Everyone likes to say you can get wealthy off real estate through acquiring investment property. However I beg to differ. You can also lose your ass too. There are a lot of definitions of what a “good” investment property in Chicago is. The premise of a “flip” property is pretty easy to understand – buy low, sell high.
But let’s talk about long term investment property in Chicago and what you may want to look for.
There are 2 numbers you should look at when determining if this is the right investment property in Chicago to buy. Those are Cap Rates & Cash on Cash return.
No piece of real estate is worth buying that does not meet a certain criteria. Buying real estate is great, but making smart real estate investments is way better.
So, what the hell is a Cap Rate?
(Net Annual Income / Purchase Price) x 100 = Cap Rate
According to www.investopedia.com, “cap rate” is defined as, The capitalization rate is the rate of return on a real estate investment property based on the income that the property is expected to generate. The capitalization rate is used to estimate the investor’s potential return on his or her investment.
This is a simple formula many real estate investors use to initially check if a property meets their minimum criteria. When you buy investment property in Chicago, your first step should be to determine your desired returns. There is no emotion involved so don’t fall in love with any property and focus on the numbers. You may set a desired cap rate up front and only really dig into properties that meet this initial criteria.
I want to define what I mean by net income so it is not overlooked. The Net income is the money left over after all bills and expenses are paid. Gross is the total amount of rent you receive.
For example, let’s say you buy an investment property for $100k, and you’re able to pocket $500/month after all bills & expenses are paid, which is your Net monthly income. $500/month Net x 12 months in a year = $6000 Net Annual Income
($6000/ $100,000) x 100 = 6% Cap Rate
Simple enough, right? Now some will argue that a “6 Cap” isn’t worth the investment and wouldn’t touch it with a ten-foot pole. Surprisingly enough, in most cases, they’d be 100% justified. Other investors may look at Cash on Cash Return and think differently.
The first thing I would recommend is finding out what cap rates most other investors shoot for. For example, in the south and west sides of Chicago, many investors see properties with higher cap rates since the sales prices are lower. These properties may also have more management duties required.
If you were to look at a true armchair investment property in a very desirable area, you may see a lower cap rate, but it would be more of an arm chair investment. Units typically rent themselves when you put up for lease.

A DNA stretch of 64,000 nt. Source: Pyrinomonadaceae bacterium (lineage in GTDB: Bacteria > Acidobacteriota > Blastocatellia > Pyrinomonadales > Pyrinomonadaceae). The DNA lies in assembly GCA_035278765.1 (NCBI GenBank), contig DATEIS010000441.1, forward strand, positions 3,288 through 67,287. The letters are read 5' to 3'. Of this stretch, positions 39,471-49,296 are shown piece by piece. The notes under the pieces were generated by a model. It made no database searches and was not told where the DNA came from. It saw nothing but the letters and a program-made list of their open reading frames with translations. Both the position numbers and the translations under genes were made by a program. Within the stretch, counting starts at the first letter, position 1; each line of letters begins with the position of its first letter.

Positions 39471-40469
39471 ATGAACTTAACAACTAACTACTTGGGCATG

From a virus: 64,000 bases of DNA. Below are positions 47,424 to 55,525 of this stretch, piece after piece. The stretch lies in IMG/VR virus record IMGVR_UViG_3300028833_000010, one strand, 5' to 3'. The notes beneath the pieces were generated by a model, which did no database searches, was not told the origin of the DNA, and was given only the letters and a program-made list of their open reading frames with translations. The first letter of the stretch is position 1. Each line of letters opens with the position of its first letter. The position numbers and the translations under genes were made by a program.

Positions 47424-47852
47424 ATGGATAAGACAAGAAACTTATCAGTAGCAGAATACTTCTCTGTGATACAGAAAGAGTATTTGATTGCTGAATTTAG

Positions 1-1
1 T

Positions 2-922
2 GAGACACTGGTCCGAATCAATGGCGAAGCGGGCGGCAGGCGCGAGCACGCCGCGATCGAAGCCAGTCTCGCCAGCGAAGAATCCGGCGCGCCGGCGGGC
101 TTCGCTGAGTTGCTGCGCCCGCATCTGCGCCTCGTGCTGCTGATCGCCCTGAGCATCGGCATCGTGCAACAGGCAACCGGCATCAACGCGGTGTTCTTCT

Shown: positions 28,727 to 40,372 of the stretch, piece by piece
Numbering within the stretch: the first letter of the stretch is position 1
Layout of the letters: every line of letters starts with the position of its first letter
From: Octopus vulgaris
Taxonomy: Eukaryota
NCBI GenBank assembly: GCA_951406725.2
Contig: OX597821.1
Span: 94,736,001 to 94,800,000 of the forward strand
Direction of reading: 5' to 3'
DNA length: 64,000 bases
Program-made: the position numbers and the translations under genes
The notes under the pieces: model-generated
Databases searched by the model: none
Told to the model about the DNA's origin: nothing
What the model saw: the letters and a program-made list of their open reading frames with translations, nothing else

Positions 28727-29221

When you begin narrowing down your area and strategy, you want to take in the cap rates of different areas and see if you can find some trends.
Cash on Cash Return
(Net Annual Income / Cash Invested) = Cash on Cash Return
According to Wikipedia the definition is as follows;
Let’s use that same $100k property in our Cash On Cash calculation. Assume we got a loan for 80% of the purchase price or $80,000 on a $100k property. In this example the buyer would put down 20% or $20,000.
$6000/ $20,000 = 30%
If they were to net $6,000 a year on that investment property, they would see an annual return of 30% based on the money invested.
I don’t know about you, but if I could find a Mutual fund paying 30% annually, I’d be richer than Ken Griffin.
It’s up to you to determine which metric is more important when considering buying an investment property in Chicago, but why not use both?
One could argue that Cap rates only matter when you’re buying or selling a property. It’s one of the quicker and more popular metrics showing a property’s value based on the income it generates.
One important note – any financing or mortgage costs ARE NOT considered in Cap Rate calculation while the Cash On Cash return metric is entirely dependent on financing, and IS ALWAYS taken into consideration. The interest rates won’t affect it much, but the down payment amounts will change the number the most. So if you only can use one of the two, use the Cash On Cash return, unless you pay cash for the property – then they’ll be the same anyway.
I really hope tis article spelled out some of the basic metrics that many real estate investors use when determining if an investment property is worth it or not, but now that you’re a shrewd real estate investor, let’s start looking for your next investment!